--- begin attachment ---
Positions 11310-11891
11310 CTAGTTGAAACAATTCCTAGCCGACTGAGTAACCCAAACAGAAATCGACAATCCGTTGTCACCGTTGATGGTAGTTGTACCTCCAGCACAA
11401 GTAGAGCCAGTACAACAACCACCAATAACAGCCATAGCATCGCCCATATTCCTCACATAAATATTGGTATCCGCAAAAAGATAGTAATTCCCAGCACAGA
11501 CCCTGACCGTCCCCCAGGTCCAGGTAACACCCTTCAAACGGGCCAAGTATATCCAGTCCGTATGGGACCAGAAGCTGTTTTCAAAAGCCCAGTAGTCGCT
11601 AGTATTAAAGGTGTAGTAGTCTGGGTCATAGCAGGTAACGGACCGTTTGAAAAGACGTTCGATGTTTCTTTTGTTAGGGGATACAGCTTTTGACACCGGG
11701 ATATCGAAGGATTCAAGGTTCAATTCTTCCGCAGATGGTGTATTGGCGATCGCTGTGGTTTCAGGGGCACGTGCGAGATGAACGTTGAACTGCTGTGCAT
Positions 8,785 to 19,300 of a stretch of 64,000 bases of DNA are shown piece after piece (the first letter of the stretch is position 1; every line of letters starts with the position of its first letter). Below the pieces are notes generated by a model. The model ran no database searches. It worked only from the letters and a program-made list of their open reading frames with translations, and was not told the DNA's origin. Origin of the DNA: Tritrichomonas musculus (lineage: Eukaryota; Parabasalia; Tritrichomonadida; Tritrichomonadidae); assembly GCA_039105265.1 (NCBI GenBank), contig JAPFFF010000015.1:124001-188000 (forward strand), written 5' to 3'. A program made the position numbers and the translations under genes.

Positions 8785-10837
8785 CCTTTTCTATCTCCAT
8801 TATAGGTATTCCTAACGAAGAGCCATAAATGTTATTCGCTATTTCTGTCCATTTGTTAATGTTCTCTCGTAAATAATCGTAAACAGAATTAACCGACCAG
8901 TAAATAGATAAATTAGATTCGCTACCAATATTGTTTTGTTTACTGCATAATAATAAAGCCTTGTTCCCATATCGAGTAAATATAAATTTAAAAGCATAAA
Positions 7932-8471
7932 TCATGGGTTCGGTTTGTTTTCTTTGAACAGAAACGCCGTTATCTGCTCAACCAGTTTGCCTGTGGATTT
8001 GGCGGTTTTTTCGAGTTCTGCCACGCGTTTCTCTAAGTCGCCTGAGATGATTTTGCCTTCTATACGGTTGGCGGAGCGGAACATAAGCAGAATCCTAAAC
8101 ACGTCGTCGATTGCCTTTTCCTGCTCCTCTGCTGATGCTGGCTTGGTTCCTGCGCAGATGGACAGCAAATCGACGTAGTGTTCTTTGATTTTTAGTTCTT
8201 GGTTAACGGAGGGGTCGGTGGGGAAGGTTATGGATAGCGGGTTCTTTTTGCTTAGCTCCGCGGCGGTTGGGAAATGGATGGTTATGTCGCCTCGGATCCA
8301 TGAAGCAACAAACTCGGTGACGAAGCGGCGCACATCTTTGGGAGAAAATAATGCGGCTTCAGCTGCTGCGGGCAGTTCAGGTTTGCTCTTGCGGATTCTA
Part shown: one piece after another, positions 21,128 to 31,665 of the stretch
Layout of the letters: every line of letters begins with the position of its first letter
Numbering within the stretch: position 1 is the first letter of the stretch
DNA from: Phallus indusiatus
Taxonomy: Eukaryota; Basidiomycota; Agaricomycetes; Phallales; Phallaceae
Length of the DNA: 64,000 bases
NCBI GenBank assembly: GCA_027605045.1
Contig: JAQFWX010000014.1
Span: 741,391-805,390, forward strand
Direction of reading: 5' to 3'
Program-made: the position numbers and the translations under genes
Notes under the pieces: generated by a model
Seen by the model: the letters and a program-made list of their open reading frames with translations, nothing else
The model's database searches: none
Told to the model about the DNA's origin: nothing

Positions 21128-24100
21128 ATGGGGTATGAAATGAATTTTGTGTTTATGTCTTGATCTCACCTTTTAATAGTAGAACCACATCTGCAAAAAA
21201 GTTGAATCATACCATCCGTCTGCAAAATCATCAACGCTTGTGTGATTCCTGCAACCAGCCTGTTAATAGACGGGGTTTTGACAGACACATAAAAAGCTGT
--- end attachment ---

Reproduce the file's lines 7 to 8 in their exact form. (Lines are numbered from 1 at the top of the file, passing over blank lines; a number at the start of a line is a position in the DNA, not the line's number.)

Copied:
Positions 8,785 to 19,300 of a stretch of 64,000 bases of DNA are shown piece after piece (the first letter of the stretch is position 1; every line of letters starts with the position of its first letter). Below the pieces are notes generated by a model. The model ran no database searches. It worked only from the letters and a program-made list of their open reading frames with translations, and was not told the DNA's origin. Origin of the DNA: Tritrichomonas musculus (lineage: Eukaryota; Parabasalia; Tritrichomonadida; Tritrichomonadidae); assembly GCA_039105265.1 (NCBI GenBank), contig JAPFFF010000015.1:124001-188000 (forward strand), written 5' to 3'. A program made the position numbers and the translations under genes.

Positions 8785-10837